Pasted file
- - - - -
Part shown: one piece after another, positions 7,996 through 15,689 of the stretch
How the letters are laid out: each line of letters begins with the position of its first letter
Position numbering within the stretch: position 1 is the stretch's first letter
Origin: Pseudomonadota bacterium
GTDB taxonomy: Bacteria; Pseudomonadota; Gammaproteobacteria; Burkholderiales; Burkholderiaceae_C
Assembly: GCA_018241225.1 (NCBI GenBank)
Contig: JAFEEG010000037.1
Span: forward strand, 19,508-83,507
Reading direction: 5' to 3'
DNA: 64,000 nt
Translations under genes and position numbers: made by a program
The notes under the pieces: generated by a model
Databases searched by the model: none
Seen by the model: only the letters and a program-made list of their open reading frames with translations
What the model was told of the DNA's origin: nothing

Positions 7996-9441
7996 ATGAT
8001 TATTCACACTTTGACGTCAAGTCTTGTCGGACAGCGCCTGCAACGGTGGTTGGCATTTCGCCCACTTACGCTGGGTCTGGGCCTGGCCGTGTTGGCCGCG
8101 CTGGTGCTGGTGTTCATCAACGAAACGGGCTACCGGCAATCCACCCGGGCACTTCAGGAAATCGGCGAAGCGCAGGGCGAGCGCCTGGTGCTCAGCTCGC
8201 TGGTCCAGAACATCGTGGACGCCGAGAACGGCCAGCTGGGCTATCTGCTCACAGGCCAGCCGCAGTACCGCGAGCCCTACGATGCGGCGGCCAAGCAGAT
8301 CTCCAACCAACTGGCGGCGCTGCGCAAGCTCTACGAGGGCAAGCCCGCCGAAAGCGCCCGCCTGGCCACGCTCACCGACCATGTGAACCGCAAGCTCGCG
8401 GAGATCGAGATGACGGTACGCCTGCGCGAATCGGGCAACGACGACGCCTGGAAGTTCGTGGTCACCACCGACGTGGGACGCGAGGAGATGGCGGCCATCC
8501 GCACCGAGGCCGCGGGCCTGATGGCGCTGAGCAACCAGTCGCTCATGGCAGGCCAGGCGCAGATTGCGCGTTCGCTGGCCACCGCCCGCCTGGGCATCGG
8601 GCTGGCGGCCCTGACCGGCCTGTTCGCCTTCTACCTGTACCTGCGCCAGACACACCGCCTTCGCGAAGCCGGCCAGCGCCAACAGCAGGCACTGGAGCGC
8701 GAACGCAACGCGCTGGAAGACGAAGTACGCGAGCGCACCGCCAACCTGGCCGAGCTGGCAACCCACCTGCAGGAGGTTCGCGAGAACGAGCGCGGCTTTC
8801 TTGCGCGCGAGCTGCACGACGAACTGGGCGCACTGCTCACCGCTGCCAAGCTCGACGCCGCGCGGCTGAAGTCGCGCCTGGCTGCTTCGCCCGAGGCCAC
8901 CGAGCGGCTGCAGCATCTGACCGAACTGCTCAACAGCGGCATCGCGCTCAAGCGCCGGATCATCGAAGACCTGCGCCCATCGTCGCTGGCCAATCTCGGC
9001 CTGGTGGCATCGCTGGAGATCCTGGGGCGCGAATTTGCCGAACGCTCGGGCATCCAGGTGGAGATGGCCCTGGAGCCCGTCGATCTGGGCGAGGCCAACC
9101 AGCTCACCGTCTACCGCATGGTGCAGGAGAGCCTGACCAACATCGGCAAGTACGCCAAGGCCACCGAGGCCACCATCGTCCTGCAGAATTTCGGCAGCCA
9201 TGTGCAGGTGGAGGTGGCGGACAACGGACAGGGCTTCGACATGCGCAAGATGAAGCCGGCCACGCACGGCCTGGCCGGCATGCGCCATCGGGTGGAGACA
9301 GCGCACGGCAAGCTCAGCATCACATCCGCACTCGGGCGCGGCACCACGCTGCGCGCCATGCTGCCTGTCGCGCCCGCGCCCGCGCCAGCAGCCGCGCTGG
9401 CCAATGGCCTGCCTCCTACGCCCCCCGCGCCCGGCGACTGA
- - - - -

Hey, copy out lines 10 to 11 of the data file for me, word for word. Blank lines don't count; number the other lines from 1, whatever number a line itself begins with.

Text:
DNA: 64,000 nt
Translations under genes and position numbers: made by a program